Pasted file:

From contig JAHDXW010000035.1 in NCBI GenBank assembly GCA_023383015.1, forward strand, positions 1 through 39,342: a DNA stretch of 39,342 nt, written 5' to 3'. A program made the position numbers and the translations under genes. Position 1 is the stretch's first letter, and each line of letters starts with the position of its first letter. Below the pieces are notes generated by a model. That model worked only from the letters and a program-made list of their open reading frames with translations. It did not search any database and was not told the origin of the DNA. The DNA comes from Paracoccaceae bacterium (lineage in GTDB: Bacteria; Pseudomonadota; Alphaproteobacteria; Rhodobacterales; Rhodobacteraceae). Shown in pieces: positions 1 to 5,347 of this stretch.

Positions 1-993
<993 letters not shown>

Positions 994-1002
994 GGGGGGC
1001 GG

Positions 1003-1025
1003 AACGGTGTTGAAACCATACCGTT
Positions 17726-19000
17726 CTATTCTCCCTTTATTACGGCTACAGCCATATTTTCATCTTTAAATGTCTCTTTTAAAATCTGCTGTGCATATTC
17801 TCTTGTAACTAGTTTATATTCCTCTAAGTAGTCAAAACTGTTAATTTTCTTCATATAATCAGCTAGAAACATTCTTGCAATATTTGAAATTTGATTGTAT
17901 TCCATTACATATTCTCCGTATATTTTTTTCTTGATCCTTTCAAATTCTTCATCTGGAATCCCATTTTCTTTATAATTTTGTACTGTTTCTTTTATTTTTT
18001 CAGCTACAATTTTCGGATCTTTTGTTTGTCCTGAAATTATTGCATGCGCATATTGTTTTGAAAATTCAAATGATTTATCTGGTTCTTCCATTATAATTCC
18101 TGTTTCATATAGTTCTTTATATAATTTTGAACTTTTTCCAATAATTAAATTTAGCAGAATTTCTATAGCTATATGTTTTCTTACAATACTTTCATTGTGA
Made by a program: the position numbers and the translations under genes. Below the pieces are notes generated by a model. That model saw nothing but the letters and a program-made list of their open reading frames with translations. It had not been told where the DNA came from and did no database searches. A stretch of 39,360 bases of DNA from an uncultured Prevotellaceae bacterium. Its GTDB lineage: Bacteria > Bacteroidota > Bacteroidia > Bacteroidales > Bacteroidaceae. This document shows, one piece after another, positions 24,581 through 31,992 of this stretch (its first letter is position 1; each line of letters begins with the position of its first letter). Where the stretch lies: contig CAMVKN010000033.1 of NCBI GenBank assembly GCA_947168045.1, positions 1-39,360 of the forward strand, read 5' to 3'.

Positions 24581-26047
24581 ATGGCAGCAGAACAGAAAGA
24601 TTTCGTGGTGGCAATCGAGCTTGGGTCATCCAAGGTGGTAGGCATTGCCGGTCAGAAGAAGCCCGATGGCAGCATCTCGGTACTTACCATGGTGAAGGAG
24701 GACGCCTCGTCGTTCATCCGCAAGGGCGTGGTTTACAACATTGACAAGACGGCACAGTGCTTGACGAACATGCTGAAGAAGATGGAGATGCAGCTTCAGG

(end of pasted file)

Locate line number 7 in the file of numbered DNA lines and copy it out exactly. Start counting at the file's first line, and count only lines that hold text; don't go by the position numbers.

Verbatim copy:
Positions 1003-1025